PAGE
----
hi frankg i have found in the uk some of the mdf in the big box stores is not that good and seems not to seal very well i get mine at a timber yard 8"x4" sheet and get them to cut into 4 i try to get a get a branded mdf its not that much more to buy and it seems to cut and seal better you can buy a moisture resistant mdf that is a green colour and that i have found you can paint over the top ok without sealing it on dulling blades i try to use branded scroll saw blades and they seem to last ok hope this helps .gary 
Gary Wisbey

Posts: 28
Reply with quote  #6 
Oocoochhardwood is fine.  I have used them quite a bit.  I notice that most toys on the Forum have a finish.  What do you do with them after so much work?  Craft shows? Gifts or donations?  Constructed for family and friends?  Our club has a "no finish" requirement as we donate all of them (over 4000 last year) for Xmas.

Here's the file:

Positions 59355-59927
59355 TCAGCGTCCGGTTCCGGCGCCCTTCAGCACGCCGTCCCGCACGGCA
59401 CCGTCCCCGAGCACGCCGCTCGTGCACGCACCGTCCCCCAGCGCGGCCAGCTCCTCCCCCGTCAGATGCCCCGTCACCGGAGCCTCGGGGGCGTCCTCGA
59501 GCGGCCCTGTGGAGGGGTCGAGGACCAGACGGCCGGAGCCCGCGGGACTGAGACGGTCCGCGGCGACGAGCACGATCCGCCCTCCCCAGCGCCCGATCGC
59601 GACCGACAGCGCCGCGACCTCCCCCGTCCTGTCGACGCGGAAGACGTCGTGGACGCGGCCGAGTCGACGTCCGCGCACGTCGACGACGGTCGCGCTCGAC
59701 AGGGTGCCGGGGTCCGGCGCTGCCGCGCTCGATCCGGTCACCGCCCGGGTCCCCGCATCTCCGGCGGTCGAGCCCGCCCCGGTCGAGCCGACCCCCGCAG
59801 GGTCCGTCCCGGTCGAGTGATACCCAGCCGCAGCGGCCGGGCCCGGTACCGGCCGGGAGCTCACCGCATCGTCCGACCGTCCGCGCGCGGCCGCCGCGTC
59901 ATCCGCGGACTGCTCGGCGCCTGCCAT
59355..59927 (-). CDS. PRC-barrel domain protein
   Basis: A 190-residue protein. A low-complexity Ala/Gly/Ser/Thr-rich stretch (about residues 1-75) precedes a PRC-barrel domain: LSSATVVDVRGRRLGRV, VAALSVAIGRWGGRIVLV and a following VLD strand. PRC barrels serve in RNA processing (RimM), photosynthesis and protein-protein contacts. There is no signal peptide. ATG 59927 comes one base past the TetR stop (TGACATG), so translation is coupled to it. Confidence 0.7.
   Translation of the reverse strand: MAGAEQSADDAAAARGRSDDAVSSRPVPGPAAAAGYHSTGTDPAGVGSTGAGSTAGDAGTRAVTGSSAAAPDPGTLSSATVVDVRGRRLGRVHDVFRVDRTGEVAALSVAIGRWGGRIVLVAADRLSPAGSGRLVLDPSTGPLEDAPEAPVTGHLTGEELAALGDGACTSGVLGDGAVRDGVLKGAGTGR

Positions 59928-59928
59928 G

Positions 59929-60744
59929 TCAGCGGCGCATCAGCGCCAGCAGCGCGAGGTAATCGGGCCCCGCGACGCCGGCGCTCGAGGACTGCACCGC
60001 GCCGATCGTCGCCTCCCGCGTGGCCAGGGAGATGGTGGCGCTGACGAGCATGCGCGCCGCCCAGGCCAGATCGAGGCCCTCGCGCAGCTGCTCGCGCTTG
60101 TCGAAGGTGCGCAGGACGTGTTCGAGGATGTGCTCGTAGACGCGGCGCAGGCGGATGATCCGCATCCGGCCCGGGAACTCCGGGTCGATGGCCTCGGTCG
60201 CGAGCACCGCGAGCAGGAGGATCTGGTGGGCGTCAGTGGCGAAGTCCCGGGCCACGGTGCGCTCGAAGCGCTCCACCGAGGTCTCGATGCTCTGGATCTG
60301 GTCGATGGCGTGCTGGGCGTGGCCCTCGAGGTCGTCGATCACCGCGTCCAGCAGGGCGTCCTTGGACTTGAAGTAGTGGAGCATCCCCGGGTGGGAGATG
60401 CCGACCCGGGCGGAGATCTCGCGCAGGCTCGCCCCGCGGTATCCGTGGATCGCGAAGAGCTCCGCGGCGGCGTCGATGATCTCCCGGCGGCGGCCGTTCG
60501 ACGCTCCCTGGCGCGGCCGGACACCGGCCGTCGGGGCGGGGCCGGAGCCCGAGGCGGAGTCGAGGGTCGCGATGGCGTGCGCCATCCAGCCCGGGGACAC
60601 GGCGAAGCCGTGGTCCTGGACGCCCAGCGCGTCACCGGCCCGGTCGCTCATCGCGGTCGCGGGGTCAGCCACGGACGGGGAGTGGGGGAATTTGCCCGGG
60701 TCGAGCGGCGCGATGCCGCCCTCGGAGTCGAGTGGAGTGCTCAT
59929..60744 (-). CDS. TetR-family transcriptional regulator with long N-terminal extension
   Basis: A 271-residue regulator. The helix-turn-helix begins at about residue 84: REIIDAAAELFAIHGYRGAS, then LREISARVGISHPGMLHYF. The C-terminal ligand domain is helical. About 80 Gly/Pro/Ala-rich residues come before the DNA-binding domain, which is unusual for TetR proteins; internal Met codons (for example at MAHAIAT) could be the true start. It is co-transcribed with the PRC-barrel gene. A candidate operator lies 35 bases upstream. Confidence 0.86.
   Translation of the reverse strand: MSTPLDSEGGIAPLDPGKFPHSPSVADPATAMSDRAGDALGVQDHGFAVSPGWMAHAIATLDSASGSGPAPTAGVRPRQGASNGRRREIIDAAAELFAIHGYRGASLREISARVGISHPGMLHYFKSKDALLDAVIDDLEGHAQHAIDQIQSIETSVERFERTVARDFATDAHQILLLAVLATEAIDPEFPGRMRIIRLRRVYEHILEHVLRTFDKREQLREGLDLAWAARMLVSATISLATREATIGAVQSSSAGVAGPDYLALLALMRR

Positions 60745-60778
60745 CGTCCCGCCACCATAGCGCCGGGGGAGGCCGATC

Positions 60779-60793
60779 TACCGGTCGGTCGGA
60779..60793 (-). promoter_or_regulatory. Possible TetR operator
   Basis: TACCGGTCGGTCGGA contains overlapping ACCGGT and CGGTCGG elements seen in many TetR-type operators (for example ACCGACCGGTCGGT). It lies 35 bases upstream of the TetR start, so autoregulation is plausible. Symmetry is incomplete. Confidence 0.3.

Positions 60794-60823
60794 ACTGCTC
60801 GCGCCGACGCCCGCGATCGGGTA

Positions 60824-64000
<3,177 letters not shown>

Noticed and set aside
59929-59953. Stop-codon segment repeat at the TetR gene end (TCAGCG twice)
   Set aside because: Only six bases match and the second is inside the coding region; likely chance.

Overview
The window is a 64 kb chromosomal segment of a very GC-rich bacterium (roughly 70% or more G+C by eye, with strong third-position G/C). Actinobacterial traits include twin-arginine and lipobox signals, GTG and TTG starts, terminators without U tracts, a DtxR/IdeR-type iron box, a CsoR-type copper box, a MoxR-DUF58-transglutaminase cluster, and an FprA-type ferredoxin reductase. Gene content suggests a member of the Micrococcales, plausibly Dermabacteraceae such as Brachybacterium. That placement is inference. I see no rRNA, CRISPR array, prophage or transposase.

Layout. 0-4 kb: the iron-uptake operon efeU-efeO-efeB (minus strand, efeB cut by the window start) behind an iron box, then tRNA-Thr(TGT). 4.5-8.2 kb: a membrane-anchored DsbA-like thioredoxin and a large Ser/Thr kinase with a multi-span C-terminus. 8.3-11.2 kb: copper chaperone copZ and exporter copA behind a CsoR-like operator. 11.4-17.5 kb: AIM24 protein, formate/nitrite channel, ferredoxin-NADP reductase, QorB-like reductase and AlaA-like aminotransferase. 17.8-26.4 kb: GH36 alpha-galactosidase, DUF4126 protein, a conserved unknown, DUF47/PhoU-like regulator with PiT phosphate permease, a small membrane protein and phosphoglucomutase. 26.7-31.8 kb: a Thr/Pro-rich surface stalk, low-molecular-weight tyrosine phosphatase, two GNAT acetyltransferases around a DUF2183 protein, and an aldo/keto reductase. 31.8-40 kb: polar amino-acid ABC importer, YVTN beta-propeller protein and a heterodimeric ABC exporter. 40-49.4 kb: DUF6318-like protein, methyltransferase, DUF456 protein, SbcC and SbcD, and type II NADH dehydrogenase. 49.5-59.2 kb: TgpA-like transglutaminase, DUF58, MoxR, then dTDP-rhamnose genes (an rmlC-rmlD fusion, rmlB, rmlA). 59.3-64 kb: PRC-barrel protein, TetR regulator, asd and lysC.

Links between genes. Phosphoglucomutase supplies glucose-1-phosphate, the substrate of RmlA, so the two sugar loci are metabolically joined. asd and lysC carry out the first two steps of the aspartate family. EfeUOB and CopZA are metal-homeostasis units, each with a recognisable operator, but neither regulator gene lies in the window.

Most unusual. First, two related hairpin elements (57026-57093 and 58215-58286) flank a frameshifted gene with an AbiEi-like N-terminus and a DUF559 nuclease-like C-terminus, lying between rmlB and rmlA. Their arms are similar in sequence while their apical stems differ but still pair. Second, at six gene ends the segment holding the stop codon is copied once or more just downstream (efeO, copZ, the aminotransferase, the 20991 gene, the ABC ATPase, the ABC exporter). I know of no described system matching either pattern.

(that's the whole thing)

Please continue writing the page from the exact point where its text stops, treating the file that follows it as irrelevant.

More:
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Posts: 1,179
Reply with quote  #7 
Your definition on where do the toys go after completion is right on. All of the above. Many new members post their intentions when they post in the 'Introduce Yourself' section of the Forum.

You have peaked my interest about your club's 'no finish' policy as well as the members of the Forum.
I am quite curious on what types of wood you and the club commonly use for your toys?
In addition, the stages taken to ensure minimizing/eliminating the possibility of splinters.
I can only guess that sand papers up to and above 400 grit are used.
Could you post a few photos of the toys your club produces and tell us a bit more about your club?
If they have a web site, that would be terrific for us to see also.


Posts: 3
Reply with quote  #8